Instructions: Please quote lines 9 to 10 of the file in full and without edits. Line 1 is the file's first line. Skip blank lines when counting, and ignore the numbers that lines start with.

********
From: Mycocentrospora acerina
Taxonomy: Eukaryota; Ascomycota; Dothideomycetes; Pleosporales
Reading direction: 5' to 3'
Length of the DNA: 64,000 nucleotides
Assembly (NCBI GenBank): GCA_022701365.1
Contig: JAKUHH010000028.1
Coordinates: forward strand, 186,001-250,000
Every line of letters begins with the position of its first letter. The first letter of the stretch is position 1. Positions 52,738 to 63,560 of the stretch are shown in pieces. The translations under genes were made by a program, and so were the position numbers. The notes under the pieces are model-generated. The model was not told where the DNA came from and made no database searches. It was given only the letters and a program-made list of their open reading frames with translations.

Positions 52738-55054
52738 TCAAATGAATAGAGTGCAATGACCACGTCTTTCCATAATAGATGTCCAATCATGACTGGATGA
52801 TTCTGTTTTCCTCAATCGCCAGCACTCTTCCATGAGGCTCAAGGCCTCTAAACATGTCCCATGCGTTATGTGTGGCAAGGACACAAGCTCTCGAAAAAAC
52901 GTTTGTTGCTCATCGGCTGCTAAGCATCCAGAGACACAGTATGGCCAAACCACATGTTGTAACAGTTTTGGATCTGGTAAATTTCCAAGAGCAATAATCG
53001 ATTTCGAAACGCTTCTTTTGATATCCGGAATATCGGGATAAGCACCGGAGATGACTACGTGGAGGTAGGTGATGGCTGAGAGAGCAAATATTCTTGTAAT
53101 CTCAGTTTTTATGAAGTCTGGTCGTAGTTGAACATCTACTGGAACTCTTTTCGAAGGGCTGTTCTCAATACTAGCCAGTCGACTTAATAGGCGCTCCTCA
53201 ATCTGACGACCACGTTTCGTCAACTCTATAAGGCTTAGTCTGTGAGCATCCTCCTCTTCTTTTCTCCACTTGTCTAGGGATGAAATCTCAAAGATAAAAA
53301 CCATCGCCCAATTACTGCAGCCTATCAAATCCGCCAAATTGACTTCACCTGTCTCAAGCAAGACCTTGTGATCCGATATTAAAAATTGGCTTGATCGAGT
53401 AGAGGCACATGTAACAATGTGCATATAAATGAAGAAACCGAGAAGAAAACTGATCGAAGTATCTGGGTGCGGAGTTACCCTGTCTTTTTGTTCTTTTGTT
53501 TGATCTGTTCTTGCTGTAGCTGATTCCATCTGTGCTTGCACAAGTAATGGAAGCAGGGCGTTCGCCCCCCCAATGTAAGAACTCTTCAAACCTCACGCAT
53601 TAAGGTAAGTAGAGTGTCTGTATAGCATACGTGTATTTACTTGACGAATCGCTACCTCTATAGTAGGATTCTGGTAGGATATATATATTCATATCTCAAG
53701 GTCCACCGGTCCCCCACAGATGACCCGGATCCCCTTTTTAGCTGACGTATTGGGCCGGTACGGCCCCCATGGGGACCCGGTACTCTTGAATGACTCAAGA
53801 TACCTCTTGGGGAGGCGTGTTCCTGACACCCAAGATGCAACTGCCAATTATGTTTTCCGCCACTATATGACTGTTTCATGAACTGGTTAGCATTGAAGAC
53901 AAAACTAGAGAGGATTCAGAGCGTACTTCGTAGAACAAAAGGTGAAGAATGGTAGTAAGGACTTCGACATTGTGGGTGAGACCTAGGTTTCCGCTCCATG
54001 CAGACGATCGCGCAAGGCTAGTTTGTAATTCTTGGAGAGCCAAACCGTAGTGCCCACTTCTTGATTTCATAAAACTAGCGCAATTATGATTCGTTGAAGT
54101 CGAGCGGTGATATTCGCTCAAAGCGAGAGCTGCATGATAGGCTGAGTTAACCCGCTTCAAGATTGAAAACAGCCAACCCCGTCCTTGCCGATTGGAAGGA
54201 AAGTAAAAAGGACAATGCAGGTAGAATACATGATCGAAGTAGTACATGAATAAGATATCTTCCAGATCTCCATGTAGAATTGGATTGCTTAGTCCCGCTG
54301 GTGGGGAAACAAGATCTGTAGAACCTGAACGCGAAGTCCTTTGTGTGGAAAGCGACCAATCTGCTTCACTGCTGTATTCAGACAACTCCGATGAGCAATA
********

Positions 52738-55054
52738 TCAAATGAATAGAGTGCAATGACCACGTCTTTCCATAATAGATGTCCAATCATGACTGGATGA